Coding The Body is a very small exhibition at apexart aiming to communicate the notion of integrating the body with technology, organized by Leah Buechley, founder of Lilypad Arduino (a small circuit board made especially for wearable technologies).
Upon entering, you will first see a wall with data visualizations extracted from the Nike Fuel band followed by a piece by Ben Fry called “Chromosome 21” (2002). The piece displays a part of genetic code from the chromosome 21, nicely illustrating the way bio technologies and genetic engineering serve as a vital building block towards this new era ahead of us. For true integration of technology with the body, nanotechnologies are essential, as this is the only way technology will be able to truly morph with the body. Next, you will see a piece that nicely leads into the aesthetic and expressionistic part of the exhibition, made by Nervous Systems – an apparel company that works with algorithmic designs inspired by organic systems.
Nervous System. Kinematics concept wearable, 2014.
Nervous System’s wearable is a great example of how 3D printing enabels novel aesthetic forms, taking a 3D scan of the wearers body and then creating pieces using a pre-written code to generate a design, giving fashion new interdisciplinary aspects. The exhibition also showcases an object made with FreeD, a software that translates physical sculpting into digital.
The aim of the exhibition according to the brochure seems to be creating a discourse between the digital and physical and the merging of these, questioning our comfort as these technologies get pushed towards posthumanism. As Leah Buechley states: “The cyborg is a popular imagining of the relationship between code and the body, of how people can and should relate to computers. Alluring and unsettling, this vision promises that we can be better than human: smarter, stronger, faster; but it leaves us suspicious that we will lose ourselves in the process—as parts of our bodies are gradually “augmented” or simply replaced by machines and software.”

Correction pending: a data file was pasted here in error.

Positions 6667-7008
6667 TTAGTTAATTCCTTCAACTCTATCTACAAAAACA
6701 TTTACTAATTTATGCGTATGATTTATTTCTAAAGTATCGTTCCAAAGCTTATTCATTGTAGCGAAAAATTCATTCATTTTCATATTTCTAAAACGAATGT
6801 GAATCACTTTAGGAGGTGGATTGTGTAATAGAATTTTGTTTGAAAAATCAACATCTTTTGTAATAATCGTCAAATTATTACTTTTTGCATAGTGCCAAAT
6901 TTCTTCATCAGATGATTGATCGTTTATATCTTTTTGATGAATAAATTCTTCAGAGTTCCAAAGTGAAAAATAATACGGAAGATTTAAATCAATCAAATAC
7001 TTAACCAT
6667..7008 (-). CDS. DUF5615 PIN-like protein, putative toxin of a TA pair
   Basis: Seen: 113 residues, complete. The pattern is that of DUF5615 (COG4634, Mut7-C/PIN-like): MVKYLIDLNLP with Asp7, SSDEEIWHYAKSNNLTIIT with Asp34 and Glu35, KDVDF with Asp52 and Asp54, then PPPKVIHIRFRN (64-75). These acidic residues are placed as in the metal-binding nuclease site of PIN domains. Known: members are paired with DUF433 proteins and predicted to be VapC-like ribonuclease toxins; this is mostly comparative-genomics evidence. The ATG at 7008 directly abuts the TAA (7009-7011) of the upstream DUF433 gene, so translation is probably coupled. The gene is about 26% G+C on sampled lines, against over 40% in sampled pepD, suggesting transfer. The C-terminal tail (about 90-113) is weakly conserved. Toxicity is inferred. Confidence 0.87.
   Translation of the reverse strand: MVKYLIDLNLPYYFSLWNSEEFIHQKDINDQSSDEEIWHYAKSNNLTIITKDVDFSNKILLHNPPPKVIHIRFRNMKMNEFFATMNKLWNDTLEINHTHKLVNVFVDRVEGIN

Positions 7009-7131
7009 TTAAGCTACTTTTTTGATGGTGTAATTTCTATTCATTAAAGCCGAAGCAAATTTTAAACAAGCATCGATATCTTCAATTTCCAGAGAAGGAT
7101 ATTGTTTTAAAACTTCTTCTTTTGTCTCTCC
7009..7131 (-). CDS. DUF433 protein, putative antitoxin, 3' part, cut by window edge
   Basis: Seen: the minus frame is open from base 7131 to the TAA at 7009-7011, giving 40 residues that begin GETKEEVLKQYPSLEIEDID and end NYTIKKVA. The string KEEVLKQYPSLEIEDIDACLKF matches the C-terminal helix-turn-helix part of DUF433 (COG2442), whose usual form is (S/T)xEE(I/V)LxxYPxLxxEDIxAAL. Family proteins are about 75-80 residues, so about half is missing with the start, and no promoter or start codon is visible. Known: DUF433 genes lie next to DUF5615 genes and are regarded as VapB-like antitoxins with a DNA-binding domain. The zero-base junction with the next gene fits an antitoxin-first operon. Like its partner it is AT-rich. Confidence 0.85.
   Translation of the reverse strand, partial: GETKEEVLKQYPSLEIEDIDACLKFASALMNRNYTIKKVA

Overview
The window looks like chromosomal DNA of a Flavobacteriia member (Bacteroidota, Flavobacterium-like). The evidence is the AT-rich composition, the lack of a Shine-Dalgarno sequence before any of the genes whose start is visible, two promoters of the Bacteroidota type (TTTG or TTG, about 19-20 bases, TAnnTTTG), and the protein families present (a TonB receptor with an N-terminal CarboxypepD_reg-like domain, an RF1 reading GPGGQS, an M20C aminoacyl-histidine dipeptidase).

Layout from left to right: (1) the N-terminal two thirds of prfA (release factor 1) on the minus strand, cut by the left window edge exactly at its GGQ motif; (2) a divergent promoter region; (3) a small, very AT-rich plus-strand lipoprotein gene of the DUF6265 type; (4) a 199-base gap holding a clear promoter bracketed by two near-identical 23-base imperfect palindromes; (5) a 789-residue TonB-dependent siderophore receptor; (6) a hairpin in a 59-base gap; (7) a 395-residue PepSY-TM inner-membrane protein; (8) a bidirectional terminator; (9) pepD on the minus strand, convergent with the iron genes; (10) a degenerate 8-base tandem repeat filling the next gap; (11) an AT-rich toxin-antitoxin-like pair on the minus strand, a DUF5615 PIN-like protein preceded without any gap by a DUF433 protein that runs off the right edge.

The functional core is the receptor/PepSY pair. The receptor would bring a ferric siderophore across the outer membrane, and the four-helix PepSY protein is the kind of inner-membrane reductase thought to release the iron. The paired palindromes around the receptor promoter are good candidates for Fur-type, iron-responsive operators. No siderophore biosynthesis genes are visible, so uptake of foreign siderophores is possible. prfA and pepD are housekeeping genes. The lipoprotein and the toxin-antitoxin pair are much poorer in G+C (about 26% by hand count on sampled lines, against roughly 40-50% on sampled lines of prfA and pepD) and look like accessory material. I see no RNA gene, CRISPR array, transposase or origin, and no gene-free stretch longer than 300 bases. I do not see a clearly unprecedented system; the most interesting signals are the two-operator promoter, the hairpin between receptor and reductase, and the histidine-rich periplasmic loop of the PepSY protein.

The exhibition falls short in communicating this notion. Materiality, processes and function should have been amplified though storytelling. However the project is admirable and clearly much research has gone into it, reading the online material accompanying the exhibition gives the necessary insight in design and technology discourse to breach the subject of body and technology merging.
Photo: Courtesy Fabiola Einhorn
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Guest Contributor, Cultbytes Austin-based interaction designer and recent MFA graduate from Parson's Design & Technology program, currently at frog design. A passion for understanding human behavior lead her to pursue a BA in creative advertising strategy at the Academy of Art University in San Francisco, which has greatly shaped her research focused work, always considering the cultural and contextual aspects of user centered-design. Her creative practice is led by an intent to explore forgotten or hidden truths about the human condition through conceptual forms of inquiry and design thinking/making. She finds it an exciting time to explore her biggest passions - notions in connected healthcare, affective computing, tangible interactions and wearables. She truly believes that technology needs to be in service of design, and can help the greater good. l contact l